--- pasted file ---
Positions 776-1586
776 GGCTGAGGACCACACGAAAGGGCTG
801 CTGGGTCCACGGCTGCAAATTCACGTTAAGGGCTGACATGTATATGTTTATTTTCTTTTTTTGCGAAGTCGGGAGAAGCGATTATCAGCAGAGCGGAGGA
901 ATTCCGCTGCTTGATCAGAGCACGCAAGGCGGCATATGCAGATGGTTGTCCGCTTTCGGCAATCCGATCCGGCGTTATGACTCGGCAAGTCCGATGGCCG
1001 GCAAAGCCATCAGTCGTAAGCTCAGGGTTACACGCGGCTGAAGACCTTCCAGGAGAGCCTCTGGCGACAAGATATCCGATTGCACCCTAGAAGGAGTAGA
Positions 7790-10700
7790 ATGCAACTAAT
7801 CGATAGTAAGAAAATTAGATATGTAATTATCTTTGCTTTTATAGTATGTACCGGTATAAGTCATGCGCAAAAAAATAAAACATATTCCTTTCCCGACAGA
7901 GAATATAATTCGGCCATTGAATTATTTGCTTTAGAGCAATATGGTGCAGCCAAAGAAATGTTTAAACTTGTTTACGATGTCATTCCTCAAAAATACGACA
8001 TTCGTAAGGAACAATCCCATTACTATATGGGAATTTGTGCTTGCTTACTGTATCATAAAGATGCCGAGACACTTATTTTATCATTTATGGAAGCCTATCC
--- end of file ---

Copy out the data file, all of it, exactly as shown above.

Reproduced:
Positions 776-1586
776 GGCTGAGGACCACACGAAAGGGCTG
801 CTGGGTCCACGGCTGCAAATTCACGTTAAGGGCTGACATGTATATGTTTATTTTCTTTTTTTGCGAAGTCGGGAGAAGCGATTATCAGCAGAGCGGAGGA
901 ATTCCGCTGCTTGATCAGAGCACGCAAGGCGGCATATGCAGATGGTTGTCCGCTTTCGGCAATCCGATCCGGCGTTATGACTCGGCAAGTCCGATGGCCG
1001 GCAAAGCCATCAGTCGTAAGCTCAGGGTTACACGCGGCTGAAGACCTTCCAGGAGAGCCTCTGGCGACAAGATATCCGATTGCACCCTAGAAGGAGTAGA
Positions 7790-10700
7790 ATGCAACTAAT
7801 CGATAGTAAGAAAATTAGATATGTAATTATCTTTGCTTTTATAGTATGTACCGGTATAAGTCATGCGCAAAAAAATAAAACATATTCCTTTCCCGACAGA
7901 GAATATAATTCGGCCATTGAATTATTTGCTTTAGAGCAATATGGTGCAGCCAAAGAAATGTTTAAACTTGTTTACGATGTCATTCCTCAAAAATACGACA
8001 TTCGTAAGGAACAATCCCATTACTATATGGGAATTTGTGCTTGCTTACTGTATCATAAAGATGCCGAGACACTTATTTTATCATTTATGGAAGCCTATCC